This weekend is National Cheeseburger Day; there’s only one.

But if you ask who came up with the cheeseburger?

There are several answers to that question.


The first answer is Lionel Sternberger, who was a teenager working at his dad’s place, The Rite Spot, in Pasadena, California.

In 1924 he thought to put a slice of American cheese on a burger. Customers and his dad-slash-boss liked it, so it stuck around.

There’s a plaque on the spot recognizing its place in cheeseburger history.

But there’s a catch: the Sternbergers didn’t call Lionel’s invention a cheeseburger.

It was known as a “cheese hamburger,” or “The Aristocratic Burger.”

The word “cheeseburger” comes from restaurateur Charles Kaelin in Louisville, Kentucky in 1934, a decade after The Rite Spot’s burger.

Same basic idea, but with a name that became as popular as the actual cheeseburger itself.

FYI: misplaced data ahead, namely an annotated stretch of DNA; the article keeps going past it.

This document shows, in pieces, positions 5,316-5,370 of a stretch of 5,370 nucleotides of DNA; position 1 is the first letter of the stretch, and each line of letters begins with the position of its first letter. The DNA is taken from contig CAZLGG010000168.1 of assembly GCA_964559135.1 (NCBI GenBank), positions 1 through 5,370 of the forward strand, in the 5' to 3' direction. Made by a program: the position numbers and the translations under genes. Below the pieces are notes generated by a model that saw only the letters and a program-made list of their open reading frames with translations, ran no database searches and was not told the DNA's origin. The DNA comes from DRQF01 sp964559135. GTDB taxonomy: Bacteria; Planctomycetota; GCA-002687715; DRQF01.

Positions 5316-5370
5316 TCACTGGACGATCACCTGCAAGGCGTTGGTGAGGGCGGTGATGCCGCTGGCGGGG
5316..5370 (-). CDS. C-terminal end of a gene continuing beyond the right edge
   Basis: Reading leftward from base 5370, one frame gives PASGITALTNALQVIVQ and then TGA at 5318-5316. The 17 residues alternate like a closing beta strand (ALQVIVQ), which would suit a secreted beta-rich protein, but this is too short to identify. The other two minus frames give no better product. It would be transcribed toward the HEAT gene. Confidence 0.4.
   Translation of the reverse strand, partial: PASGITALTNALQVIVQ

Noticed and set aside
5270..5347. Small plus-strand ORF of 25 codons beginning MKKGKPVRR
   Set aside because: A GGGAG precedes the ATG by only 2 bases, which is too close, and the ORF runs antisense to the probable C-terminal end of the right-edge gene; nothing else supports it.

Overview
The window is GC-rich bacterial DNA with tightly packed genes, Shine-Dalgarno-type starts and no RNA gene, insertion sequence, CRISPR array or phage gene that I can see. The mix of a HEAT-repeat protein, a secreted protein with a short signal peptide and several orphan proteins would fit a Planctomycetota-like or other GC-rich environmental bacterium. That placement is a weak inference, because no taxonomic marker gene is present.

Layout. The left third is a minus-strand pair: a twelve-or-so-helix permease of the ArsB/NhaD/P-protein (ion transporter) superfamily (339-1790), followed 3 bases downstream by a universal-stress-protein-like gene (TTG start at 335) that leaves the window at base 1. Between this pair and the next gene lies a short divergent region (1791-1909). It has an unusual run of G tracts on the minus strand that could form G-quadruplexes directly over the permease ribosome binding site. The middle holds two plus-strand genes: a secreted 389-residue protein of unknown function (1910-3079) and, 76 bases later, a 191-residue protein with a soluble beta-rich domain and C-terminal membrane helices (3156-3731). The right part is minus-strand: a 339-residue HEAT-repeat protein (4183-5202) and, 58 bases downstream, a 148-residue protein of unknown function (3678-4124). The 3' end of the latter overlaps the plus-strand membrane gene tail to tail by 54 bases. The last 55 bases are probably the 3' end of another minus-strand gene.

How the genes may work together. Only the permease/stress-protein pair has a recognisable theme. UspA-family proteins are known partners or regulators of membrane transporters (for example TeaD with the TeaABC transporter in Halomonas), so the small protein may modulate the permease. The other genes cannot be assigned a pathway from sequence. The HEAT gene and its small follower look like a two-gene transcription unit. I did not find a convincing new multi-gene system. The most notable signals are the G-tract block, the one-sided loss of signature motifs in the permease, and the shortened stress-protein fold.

And if all that wasn’t enough, an entirely different restaurant, the Humpty Dumpty Drive-In of Denver, Colorado, trademarked the word “cheeseburger” in 1935.

So this simple question has a somewhat complicated answer – which you can argue about with other cheeseburger historians, or you can just order one and eat it.


Now from burger news to birder news.

Today is National Pet Bird Day, which reminds me of a story from 2017 where researchers found wild birds in Australia… swearing.

They concluded what most likely happened was that parrots or cockatoos may have escaped from captivity and then taught their wild colleagues all the good four letter words.

Who Invented the All-American Cheeseburger? (The Spruce Eats)

Plaque commemorating invention of the cheeseburger in Pasadena dedicated at LA Financial Credit Union (Pasadena Chamber of Commerce)

Birds that escape from captivity teach wild birds how to speak (and swear) in English (Inhabitat)

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Photo by Elliot Leuthold via Flickr/Creative Commons